A pair of Novartis ($NVS) leukemia drugs effectively attacked the highly lethal Ebola virus in lab tests, providing clues about what it might take to finally march forward with a treatment against the killer bug.
NIH researchers tested the Swiss drug giant's blood cancer remedies--Gleevec and Tasigna--in lab dishes containing cells infected with Ebola, showing that the drugs were able to block the spread of viral particles from the cells, Bloomberg reported. It turns out that a force behind reproduction of the virus is a tyrosine kinase known as c-Abl1, a close relative of Bcr-Abl, a protein that both Gleevec and Tasigna block.
Bloomberg reported that sales of the two Novartis drugs brought in $5.45 billion in sales last year.
"Drugs that target [the release of viral particles] would be expected to reduce the spread of infection, giving the immune system time to control the infection," the study authors wrote, as quoted by Pakistan's International News Network. "Our results suggest that short-term administration of [Tasigna] or [Gleevec] may be useful in treating Ebola virus infections."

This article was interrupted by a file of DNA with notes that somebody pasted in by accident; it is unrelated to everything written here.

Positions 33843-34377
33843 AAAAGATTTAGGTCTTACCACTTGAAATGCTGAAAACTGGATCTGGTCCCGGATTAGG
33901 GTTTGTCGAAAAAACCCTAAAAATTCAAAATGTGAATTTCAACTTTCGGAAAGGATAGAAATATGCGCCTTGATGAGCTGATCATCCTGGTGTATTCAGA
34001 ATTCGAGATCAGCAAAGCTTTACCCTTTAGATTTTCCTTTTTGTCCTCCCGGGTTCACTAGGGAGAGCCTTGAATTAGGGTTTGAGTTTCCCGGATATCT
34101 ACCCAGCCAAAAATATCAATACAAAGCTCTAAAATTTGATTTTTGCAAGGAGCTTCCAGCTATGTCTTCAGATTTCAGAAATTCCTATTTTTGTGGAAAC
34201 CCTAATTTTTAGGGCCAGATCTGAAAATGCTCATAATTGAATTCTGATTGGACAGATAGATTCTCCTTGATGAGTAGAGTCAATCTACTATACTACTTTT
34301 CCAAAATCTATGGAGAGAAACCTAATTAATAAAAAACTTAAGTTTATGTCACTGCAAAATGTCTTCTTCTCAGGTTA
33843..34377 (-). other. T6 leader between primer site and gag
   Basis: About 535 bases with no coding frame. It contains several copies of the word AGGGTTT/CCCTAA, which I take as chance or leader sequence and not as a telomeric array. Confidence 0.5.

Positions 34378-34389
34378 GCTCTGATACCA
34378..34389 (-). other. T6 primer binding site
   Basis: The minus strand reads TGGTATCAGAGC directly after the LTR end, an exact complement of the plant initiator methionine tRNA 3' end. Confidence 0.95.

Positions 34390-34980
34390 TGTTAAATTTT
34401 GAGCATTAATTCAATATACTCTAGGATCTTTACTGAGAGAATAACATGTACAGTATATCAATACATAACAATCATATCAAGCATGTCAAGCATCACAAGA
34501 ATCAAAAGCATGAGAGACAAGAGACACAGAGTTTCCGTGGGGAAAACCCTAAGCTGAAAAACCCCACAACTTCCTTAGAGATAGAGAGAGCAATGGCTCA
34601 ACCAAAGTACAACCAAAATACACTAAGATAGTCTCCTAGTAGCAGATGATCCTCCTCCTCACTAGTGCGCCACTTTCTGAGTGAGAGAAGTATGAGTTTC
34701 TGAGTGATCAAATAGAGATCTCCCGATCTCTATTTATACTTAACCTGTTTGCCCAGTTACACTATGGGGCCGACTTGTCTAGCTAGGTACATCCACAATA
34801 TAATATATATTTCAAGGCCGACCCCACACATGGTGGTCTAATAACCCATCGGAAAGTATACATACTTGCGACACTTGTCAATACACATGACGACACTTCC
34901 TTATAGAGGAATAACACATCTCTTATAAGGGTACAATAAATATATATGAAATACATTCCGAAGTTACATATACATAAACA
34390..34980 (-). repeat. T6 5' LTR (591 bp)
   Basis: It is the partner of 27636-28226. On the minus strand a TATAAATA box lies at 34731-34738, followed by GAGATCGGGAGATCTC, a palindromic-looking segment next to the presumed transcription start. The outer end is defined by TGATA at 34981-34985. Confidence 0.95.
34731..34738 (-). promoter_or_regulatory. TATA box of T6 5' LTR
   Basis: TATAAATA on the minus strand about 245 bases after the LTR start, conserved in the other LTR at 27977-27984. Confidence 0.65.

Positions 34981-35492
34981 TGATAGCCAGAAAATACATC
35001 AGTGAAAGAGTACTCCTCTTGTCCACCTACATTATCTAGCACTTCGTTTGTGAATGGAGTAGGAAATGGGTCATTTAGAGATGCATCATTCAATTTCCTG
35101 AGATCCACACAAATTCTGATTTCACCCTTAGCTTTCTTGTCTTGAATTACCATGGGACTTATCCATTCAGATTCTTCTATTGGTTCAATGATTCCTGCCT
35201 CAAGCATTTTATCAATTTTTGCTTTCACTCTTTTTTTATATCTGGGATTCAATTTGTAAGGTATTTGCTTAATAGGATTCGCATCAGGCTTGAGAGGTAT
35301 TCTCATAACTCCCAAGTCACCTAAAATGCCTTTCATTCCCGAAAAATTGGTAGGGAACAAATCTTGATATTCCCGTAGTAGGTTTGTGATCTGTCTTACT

Tasigna stymied reproduction of the virus by 10,000-fold, the news service reported, but researchers say that new drugs could be designed to target c-Abl1 specifically. That could be good news for victims of Ebola, which triggers hemorrhagic fevers that cause bleeding and eventually death in 9 out of 10 victims, according to the International News Network's article on the findings.
The NIH has been a big supporter of repurposing existing drugs to fight new diseases, sometimes ones very different than the original ailment for which the drug was developed. Repurposing drugs is expected to benefit from scientists' deeper understanding of the mechanisms and genes involved in diseases.